President Luiz Inacio Lula da Silva promises to launch a multibillion-dollar program to build sewage systems, improve roads and upgrade housing for slum residents, as he visited one of Rio ’s teeming shantytowns Friday.
Silva is the first Brazilian president to visit the Cantagalo shantytown perched above the upscale beach districts of Copacabana and Ipanema.
On Thursday, all access to the area was shut down as police occupied strategic points in the often violent shantytown controlled by heavily armed drug gangs.
The president's visit came just a week after police traded fire with drug-gang members while attempting to arrest a man sought in a robbery that resulted in the death of an Italian tourist. No one was hurt in the gun battle but two streets in Ipanema were briefly shut down causing panic among residents.
At Cantagalo, Silva is expected to announce 3.8 billion reals (US$2.1 billion; EUR1.4 billion) in investments around the state for poor communities, known here as favelas.
Some 35 million reals (US$20 million; EUR14 million) in investment is intended for Cantagalo and the neighbor Pavao-Pavaozinho shantytowns, home to about 50,000 people.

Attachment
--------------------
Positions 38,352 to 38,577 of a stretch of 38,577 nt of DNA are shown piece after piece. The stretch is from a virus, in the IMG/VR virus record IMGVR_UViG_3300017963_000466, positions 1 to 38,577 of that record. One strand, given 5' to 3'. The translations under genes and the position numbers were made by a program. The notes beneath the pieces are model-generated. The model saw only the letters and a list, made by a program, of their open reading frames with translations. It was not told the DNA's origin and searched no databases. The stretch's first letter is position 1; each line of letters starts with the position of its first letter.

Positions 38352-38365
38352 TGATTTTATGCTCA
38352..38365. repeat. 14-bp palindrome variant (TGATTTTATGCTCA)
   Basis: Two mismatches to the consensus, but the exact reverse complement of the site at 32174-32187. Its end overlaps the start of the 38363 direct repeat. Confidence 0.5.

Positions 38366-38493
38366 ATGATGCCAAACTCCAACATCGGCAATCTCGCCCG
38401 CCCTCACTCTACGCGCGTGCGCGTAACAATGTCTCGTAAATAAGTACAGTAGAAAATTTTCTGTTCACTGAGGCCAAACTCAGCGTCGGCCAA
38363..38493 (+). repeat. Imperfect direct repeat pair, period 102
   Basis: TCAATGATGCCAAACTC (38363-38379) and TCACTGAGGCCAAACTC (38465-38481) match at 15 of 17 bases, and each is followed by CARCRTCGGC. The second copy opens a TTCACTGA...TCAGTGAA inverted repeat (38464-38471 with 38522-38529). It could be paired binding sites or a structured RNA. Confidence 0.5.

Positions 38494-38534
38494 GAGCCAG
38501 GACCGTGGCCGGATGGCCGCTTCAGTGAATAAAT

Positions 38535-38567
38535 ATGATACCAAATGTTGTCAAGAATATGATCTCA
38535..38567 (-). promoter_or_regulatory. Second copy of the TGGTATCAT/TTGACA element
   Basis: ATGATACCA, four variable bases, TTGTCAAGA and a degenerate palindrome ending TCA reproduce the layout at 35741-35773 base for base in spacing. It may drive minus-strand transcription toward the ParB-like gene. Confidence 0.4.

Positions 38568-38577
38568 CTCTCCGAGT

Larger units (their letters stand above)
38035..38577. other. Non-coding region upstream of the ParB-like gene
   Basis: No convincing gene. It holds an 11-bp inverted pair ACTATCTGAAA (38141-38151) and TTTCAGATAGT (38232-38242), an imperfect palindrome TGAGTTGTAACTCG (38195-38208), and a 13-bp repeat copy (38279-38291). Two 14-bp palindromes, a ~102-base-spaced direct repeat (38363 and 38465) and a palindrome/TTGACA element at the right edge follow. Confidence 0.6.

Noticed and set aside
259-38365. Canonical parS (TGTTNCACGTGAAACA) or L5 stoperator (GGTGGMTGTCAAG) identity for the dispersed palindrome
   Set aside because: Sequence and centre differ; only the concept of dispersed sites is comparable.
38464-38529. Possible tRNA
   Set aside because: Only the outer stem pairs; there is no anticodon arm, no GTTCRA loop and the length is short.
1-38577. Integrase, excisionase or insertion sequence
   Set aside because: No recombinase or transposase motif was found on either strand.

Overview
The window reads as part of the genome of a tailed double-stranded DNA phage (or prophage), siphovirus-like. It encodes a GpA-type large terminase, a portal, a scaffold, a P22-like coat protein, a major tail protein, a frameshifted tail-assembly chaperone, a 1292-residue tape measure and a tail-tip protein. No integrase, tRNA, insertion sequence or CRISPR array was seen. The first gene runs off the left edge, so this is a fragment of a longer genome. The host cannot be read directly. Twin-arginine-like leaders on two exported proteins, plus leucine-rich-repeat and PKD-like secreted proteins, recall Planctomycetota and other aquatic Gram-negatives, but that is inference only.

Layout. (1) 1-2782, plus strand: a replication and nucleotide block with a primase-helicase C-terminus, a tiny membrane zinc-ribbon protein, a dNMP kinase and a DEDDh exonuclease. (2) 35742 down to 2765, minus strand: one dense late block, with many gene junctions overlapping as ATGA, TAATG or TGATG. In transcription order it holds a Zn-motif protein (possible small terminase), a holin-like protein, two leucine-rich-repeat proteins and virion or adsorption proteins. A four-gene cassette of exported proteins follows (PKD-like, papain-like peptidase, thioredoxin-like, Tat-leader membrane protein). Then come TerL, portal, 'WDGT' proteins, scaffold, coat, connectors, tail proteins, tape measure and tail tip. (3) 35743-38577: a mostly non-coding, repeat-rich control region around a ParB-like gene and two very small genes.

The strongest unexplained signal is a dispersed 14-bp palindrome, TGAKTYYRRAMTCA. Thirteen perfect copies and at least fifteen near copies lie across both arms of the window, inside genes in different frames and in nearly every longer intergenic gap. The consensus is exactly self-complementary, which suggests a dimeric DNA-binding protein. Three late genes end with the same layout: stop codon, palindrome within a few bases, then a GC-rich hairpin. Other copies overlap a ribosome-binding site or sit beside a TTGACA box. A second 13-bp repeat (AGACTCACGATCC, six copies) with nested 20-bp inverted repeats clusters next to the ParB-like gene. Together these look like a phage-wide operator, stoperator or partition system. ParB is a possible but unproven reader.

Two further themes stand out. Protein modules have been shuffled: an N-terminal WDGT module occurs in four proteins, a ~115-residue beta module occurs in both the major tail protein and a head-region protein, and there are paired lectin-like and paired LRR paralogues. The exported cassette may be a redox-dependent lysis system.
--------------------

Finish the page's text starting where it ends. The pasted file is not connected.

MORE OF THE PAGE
Rio's shantytowns sprung up at the end of the 19th century as freed slaves made their homes on unclaimed land, mostly along the city's steep hillsides. Later migrants from the country's poor northeast swelled the favelas.
Today, about a fifth of Rio de Janeiro's 6 million residents live in the favelas. Many have been there for generations.
In recent years, the government has taken steps to incorporate the ramshackle favelas into the urban infrastructure, giving names to streets and putting them on city maps.
The Chinese military believe that Beijing and Moscow must resist pressure from Washington together